That immediately created lots of opportunity for friction and judgements, not only about what we were going to say but how we were going to say it.  We quickly identified that Pam was being motivated by getting the right ‘Procedure’ and I was being motivated by all the ‘Options’ of what we could talk about.  Combined with this I was looking at the ‘big picture’ while she was zooming down into the ‘details’.

Classic business conflict
This is a classic conflict in business.  People doing a job are often focussed on the details of getting every step of the task done correctly, then a Director comes by and discusses some new ideas.  The Director gets offended by either the lack of engagement with their ideas or by all the comments about how it’s not possible because the way things are structured.  This can lead to unhelpful judgements on both sides:

“They are always so negative”
“He hasn’t a clue about our jobs”

Does any of that sound familiar?

Playing to strengths
Pam and I were able to chuckle at the different ways we were approaching the task and by removing any judgement or frustration we gave each other space and permission to be ourselves and use that energy to get a great result.  I helped put a framework together and Pam structured the exercises.  I was able to identify the key patterns to discuss and Pam made sure we timed everything just right.

The fundamental structure of the talk was about creating inspired relationships and that in order for an intimate relationship to flourish over time it needs to be ‘firing on all four cylinders’.

The four cylinders we identified were Physical, Emotional, Mental and Spiritual. 
Physical = Activities, sex and social environment.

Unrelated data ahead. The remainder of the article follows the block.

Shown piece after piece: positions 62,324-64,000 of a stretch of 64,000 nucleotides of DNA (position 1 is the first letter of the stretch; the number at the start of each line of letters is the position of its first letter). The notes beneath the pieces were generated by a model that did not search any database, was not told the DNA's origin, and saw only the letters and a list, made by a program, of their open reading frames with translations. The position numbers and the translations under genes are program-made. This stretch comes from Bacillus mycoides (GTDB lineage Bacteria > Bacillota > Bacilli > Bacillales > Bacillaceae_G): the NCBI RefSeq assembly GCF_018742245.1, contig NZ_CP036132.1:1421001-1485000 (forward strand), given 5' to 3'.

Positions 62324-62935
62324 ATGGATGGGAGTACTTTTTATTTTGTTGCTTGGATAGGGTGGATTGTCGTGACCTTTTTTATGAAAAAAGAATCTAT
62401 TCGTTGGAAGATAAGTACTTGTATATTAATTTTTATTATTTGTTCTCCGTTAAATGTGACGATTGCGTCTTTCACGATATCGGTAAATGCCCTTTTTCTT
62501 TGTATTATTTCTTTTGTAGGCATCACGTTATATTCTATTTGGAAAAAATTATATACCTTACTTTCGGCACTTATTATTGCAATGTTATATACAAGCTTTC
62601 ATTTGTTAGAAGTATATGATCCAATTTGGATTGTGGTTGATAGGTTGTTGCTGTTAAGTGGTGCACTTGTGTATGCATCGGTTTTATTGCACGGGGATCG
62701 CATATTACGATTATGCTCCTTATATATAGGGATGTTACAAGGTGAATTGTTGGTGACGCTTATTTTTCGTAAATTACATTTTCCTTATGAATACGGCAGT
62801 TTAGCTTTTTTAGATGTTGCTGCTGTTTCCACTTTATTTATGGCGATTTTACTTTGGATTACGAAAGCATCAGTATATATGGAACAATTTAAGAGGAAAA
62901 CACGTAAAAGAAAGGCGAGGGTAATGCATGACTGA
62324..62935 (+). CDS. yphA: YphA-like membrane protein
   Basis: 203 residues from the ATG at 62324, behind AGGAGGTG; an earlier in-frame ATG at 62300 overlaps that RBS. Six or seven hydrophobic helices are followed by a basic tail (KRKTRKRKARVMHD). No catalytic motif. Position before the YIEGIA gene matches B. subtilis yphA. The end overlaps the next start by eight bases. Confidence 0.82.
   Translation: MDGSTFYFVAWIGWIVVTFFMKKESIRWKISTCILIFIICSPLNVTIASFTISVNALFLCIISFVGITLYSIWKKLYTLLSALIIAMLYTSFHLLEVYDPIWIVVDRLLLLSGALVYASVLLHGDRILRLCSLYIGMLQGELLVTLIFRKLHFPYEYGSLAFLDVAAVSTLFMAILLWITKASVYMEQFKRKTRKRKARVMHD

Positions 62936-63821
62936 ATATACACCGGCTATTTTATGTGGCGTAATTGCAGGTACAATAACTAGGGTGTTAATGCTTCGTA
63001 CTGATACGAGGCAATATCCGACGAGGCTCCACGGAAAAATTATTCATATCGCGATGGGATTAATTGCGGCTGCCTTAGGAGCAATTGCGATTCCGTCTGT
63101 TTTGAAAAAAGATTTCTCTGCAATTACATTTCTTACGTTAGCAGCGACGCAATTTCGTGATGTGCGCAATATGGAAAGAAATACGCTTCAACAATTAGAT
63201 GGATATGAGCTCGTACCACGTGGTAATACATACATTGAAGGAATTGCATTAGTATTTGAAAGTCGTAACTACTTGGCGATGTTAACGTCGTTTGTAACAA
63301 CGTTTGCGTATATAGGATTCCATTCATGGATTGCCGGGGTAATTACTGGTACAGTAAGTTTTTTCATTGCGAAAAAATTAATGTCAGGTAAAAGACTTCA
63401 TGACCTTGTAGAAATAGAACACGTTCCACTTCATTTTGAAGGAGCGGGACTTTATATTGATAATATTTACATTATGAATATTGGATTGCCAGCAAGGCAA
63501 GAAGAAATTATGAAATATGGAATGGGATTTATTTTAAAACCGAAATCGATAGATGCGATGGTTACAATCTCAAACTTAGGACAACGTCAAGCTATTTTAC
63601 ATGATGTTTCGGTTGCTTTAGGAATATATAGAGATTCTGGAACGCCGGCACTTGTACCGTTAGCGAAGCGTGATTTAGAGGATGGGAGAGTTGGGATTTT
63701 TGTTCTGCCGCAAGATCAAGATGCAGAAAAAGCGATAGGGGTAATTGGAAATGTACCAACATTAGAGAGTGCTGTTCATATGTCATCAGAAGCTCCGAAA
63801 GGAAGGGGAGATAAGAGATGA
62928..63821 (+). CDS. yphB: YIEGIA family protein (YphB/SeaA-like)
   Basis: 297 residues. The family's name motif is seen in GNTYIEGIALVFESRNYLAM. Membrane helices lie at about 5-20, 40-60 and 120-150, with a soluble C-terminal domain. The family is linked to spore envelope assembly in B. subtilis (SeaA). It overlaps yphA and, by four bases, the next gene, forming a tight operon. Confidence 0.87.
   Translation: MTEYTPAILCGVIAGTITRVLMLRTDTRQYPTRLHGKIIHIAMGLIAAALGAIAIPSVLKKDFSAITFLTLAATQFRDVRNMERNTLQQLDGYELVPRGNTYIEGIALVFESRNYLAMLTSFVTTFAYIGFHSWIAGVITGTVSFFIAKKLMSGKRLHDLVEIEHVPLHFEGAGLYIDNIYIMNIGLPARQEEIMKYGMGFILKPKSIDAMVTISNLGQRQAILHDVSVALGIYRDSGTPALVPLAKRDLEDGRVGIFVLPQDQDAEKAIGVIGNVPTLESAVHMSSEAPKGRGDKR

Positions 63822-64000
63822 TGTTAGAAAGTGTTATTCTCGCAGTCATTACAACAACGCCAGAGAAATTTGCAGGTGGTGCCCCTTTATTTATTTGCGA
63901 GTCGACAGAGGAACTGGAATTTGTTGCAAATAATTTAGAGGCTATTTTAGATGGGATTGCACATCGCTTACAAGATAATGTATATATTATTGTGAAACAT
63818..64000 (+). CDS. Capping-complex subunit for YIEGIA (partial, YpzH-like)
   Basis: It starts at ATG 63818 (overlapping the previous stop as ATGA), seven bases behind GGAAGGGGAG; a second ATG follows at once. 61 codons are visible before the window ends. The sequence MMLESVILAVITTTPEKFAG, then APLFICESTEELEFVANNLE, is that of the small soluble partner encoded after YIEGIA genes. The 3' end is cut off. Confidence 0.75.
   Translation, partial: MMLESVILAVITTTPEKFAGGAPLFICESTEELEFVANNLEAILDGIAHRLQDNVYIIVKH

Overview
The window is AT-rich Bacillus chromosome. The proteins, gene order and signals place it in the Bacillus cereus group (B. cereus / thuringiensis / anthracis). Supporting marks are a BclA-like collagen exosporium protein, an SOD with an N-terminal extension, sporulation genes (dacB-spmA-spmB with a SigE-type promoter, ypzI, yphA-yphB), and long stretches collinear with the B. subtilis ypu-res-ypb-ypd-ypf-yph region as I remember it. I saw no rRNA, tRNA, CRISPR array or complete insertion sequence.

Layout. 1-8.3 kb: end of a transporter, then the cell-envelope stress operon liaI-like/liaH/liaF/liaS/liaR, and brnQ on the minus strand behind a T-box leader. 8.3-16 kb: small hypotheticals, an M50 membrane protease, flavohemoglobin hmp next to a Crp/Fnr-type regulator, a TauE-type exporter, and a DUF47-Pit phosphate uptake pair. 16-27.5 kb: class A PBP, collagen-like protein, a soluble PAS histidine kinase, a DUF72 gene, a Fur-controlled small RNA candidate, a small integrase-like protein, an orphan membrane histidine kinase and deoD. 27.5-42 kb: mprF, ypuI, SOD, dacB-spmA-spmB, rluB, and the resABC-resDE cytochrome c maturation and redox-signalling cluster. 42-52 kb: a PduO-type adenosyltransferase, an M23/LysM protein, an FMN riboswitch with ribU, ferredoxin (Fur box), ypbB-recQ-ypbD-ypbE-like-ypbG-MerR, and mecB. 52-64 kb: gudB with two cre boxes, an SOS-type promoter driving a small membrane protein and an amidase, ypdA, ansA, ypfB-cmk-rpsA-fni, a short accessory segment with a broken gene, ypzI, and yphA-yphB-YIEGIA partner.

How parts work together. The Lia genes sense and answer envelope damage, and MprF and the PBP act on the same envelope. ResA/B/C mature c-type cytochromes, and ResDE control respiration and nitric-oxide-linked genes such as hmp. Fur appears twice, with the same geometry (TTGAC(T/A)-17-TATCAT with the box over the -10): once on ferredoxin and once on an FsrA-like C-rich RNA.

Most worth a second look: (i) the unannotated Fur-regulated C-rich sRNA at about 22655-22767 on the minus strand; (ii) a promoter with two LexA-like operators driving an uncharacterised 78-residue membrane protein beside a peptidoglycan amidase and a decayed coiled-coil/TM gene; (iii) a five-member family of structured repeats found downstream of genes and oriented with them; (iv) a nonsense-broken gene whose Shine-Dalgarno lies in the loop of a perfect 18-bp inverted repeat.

Emotional = Empathic compatibility
Mental = Intellectual compatibility  
Spiritual = Mutual understanding of values and religious / spiritual compatibility

There are certain motivational patterns that can have a big impact on each of these ‘cylinders’ and whether the relationship will work in the long term or not.  Generally a relationship needs compatibility on at least two of these to survive any amount of time, with three it can last a lifetime and with all four you are in a truly inspired relationship.

Are your business relationships firing on all four cylinders?
In business the ‘four cylinders’ can equate follows:
• Physical = all the non verbal communication and body language stuff
• Emotional = the ability to empathise and understand how someone else feels
• Mental = being articulate and intellectually stimulated 
• Purpose (I find this more appropriate in a business context) = clarity of shared values and the purpose of the relationship.

Consider this:
 On a scale of 1 – 10 how well do you score on the above with the important people in your working life? 
o Which levels score highest and lowest?
 What are the scores with the people you find it challenging to deal with?
o Which levels score highest and lowest?

Accessing more details
After giving the talk for the business group I wrote a short EBook about the key principles (and the 4 cylinders) mentioned above.  In order to read it in accessible bite-sized chunks I divided it into a number of articles.  Each article focusses on one of the four levels and some of the key drivers and motivational patterns at that level.

To get your own copies of the articles sent direct to your inbox Click here to continue.

Remember . . . Stay Curious!

With warm regards

David Klaasen is director and owner of the niche HR consultancy, Inspired Working Ltd.  (
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If you have a communication or performance problem and would like some objective advice drop David a line at
[email protected].